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Appendixes

Appendix A
Workshop Summary Maximum Tolerated Dose: Implications For Risk Assessment

INTRODUTION

This report summarizes the discussions at a workshop held by the Committee on Risk Assessment Methodology on September 6, 1990, in Washington, DC. An agenda and a list of presenters, discussants, and other participants are appear in Appendixes D and E.

BACKGROUND

Current testing for carcinogenicity in laboratory animals involves testing both sexes of rats and mice for 2 years (nearly a lifetime) at an estimate of the maximum tolerated dose (MTD) and usually at one or more lower doses. The MTD is defined generally as the highest dose of the test agent that is predicted not to alter the animals' longevity or growth because of noncancer effects. The MTD thus varies inversely with the toxicity of a chemical.

A number of researchers have investigated correlations between the MTD and various measures of carcinogenic potency. Some have concluded that the correlations have a biologic basis and might be indicating something general about mechanisms of carcinogenesis. Others have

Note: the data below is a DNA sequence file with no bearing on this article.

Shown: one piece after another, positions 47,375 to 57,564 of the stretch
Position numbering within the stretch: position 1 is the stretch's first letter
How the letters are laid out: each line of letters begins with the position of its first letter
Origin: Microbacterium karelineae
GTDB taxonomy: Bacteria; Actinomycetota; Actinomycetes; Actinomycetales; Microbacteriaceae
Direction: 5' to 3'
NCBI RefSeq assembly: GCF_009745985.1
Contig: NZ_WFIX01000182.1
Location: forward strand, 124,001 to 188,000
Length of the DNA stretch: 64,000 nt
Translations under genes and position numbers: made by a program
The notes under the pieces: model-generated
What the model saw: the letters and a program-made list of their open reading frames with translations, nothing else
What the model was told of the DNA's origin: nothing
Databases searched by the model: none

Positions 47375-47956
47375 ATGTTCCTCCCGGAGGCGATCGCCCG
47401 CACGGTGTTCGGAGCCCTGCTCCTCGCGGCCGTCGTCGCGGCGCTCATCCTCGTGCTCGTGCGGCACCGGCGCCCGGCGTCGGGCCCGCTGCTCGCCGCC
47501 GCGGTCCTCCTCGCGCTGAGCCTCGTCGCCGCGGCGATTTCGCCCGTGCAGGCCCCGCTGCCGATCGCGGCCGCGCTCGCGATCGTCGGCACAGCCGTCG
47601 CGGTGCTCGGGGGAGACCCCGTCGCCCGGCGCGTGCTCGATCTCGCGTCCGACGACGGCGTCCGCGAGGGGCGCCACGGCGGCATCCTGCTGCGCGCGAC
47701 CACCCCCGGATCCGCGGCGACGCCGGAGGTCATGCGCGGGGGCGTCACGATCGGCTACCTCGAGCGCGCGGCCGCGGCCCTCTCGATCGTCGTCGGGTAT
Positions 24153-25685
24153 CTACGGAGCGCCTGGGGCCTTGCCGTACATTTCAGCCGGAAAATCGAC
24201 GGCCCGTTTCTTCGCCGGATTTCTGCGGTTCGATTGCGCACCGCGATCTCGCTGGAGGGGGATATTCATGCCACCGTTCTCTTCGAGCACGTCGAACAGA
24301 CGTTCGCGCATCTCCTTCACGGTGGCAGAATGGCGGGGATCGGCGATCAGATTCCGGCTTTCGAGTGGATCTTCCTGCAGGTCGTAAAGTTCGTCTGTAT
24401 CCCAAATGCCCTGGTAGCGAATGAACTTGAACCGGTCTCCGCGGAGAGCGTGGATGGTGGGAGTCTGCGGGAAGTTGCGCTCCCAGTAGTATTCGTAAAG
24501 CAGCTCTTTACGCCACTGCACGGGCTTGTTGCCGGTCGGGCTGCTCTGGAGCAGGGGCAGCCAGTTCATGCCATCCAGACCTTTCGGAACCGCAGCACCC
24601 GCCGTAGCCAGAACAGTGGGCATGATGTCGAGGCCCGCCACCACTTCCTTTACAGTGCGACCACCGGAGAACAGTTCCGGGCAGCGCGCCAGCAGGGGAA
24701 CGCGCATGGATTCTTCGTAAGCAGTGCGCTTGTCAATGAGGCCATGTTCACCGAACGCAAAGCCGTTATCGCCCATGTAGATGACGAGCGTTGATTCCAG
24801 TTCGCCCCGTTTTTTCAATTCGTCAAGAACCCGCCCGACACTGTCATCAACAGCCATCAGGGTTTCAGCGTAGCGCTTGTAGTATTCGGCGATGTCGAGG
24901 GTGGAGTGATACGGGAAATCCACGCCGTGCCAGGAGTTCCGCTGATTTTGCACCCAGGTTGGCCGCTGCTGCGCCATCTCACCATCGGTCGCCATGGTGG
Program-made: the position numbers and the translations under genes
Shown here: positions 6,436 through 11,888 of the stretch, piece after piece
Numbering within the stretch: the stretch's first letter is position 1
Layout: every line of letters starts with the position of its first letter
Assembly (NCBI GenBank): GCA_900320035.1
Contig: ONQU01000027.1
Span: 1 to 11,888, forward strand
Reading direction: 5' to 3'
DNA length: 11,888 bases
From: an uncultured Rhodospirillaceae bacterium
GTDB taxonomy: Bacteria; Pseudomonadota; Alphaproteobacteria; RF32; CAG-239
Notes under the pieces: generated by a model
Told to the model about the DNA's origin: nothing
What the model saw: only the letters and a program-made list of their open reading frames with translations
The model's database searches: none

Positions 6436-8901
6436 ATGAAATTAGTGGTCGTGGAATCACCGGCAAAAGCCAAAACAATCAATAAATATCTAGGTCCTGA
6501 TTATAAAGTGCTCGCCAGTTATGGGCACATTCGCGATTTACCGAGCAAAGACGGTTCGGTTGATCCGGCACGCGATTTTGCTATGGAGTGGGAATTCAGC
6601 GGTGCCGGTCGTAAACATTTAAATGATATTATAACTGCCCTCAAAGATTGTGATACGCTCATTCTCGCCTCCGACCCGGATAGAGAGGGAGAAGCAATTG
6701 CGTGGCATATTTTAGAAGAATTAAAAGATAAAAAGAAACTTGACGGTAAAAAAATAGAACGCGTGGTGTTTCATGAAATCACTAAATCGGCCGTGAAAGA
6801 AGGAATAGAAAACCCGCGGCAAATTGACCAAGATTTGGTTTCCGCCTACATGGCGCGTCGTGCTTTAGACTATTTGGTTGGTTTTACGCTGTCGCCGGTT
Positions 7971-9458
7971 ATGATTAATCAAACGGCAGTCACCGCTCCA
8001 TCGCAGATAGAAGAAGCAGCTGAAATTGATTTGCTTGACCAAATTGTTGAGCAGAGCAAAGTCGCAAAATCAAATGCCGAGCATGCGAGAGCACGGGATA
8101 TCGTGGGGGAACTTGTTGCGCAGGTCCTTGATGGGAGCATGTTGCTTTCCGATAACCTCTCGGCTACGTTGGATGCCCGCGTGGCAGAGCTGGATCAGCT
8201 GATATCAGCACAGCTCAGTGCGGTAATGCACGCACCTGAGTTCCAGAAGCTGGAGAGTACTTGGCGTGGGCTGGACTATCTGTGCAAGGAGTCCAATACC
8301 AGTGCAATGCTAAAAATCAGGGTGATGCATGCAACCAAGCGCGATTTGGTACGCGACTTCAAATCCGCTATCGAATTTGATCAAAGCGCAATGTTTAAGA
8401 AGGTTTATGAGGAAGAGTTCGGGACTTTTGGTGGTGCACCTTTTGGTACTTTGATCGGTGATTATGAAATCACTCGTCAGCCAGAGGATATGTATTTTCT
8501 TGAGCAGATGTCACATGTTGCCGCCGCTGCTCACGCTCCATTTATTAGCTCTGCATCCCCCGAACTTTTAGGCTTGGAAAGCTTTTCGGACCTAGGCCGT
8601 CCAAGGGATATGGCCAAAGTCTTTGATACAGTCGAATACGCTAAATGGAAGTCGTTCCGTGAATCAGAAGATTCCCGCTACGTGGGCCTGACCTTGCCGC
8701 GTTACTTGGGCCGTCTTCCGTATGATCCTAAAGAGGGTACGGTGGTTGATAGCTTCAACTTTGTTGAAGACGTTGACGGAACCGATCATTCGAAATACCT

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APPENDIX A 79 original typesetting files. Page breaks are true to the original; line lengths, word breaks, heading styles, and other typesetting-specific formatting, however, cannot be About this PDF file: This new digital representation of the original work has been recomposed from XML files created from the original paper book, not from the retained, and some typographic errors may have been accidentally inserted. Please use the print version of this publication as the authoritative version for attribution. Appendix A Workshop Summary Maximum Tolerated Dose: Implications For Risk Assessment INTRODUTION This report summarizes the discussions at a workshop held by the Committee on Risk Assessment Methodology on September 6, 1990, in Washington, DC. An agenda and a list of presenters, discussants, and other participants are appear in Appendixes D and E. BACKGROUND Current testing for carcinogenicity in laboratory animals involves testing both sexes of rats and mice for 2 years (nearly a lifetime) at an estimate of the maximum tolerated dose (MTD) and usually at one or more lower doses. The MTD is defined generally as the highest dose of the test agent that is predicted not to alter the animals' longevity or growth because of noncancer effects. The MTD thus varies inversely with the toxicity of a chemical. A number of researchers have investigated correlations between the MTD and various measures of carcinogenic potency. Some have concluded that the correlations have a biologic basis and might be indicating something general about mechanisms of carcinogenesis. Others have